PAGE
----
The custody court system developed its response to domestic violence at a time when no research was available and continues to use the outdated responses four decades later. Specifically the courts have failed to integrate the ACE (Adverse Childhood Experience) Research which demonstrates domestic violence and child abuse are far more harmful than previously understood and the Saunders’ Study which found court professionals often do not have the specific domestic violence knowledge needed to recognize true reports. As a result, alleged abusers win 70% of custody cases and 94% of sexual abuse reports are disbelieved. So children are still waiting for the massive reforms needed to respond to child sexual abuse and the widespread failure in the custody courts.
Woody Allen continues to deny his crimes and uses the flawed investigations based on outdated research and the myth of frequent false reports to justify his lies. But the custody outcome is far more convincing. The court gave sole custody to Mia Farrow and denied Allen any contact with his victim. In a system that bends over backwards to keep even dangerous abusers in children’s lives, the evidence had to be overwhelming for such an unusual and protective ruling.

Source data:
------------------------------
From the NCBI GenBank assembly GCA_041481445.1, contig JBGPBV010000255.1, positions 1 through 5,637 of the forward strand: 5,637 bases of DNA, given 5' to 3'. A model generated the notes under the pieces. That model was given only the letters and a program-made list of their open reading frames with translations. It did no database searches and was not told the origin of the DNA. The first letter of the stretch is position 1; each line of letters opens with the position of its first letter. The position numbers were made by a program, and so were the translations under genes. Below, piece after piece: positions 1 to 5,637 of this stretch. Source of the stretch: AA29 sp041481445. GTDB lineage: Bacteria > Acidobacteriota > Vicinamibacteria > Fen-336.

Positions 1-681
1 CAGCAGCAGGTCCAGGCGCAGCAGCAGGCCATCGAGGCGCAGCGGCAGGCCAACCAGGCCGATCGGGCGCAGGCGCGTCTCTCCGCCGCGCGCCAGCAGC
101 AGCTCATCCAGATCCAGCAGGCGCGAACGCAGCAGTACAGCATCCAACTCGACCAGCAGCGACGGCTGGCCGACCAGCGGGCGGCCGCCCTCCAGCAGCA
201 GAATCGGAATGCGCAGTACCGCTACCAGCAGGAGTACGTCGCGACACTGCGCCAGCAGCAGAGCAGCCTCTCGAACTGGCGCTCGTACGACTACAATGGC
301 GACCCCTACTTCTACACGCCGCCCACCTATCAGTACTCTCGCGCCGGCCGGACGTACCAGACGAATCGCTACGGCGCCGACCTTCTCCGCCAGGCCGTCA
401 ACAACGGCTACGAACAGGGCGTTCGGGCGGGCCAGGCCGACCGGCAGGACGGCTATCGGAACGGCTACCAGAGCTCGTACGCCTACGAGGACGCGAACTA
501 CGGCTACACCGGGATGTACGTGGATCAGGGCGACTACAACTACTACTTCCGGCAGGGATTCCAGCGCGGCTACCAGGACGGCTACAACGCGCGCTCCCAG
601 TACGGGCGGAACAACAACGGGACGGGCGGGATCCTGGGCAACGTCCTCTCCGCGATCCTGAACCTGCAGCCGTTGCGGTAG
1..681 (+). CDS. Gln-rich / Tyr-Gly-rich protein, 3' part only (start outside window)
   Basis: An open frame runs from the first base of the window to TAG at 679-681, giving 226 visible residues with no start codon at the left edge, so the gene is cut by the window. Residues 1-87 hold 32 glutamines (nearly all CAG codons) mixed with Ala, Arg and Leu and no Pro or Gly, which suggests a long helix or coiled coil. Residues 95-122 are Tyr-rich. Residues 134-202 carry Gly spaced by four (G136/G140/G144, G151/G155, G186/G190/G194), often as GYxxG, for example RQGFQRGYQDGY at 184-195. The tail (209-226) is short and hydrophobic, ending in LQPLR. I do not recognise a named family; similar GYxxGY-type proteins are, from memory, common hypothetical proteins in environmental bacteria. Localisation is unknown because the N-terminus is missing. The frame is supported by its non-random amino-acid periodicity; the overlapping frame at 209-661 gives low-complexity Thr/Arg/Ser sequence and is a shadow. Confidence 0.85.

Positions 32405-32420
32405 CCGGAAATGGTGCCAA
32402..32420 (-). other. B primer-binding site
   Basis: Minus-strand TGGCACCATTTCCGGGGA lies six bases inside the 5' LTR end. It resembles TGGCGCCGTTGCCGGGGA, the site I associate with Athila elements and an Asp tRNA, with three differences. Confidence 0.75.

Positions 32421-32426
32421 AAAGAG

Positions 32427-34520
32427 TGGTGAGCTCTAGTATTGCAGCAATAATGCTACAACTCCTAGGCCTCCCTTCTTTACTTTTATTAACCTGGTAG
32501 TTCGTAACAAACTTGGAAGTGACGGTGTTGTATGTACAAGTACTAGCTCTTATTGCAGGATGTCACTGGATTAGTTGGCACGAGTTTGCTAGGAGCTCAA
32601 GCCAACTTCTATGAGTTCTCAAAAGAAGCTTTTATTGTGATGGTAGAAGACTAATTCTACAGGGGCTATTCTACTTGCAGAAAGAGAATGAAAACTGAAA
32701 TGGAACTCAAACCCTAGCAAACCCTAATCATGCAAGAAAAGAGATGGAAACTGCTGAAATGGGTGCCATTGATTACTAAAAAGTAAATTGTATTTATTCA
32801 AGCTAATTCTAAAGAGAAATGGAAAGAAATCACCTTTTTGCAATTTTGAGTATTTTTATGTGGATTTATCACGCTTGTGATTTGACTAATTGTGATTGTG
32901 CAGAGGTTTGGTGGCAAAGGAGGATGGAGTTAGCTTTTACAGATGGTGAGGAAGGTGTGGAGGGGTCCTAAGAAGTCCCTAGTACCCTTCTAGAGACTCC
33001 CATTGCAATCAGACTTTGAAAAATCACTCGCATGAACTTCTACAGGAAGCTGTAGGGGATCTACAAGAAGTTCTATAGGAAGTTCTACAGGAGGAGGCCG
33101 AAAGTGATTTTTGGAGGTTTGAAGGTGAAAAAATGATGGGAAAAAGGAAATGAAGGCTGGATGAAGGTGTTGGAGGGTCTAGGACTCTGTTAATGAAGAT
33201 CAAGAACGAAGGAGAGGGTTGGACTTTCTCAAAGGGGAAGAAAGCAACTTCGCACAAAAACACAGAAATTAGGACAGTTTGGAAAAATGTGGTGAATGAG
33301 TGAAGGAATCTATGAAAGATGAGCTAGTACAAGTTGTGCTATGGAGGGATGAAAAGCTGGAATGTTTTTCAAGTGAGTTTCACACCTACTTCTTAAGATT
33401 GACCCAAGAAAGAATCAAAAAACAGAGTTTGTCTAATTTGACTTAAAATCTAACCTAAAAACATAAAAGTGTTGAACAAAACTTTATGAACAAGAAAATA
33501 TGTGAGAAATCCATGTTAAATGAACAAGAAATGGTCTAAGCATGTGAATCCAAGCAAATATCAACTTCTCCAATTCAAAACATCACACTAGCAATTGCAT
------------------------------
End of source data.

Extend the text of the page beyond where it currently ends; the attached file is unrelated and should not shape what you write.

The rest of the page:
Dylan was inspired by the “Me Too” movement to give her first public interview about her father’s assault. She appreciates that finally some of the actors and actresses have acknowledged their previous failure to support Dylan and have sought to rectify that error. Dylan’s story should tell them that more needs to be done.
Many women and some men in the entertainment industry have come together to create a Times Up organization to address sexual assault and harassment. Aware that these crimes are even more common for victims without a platform, they have pledged support for more vulnerable victims. Dylan by her quiet courageous manner reminds us there are even more vulnerable victims desperately in need of help and support. We must help the one-quarter of our children who will be sexually abused unless we reform our response.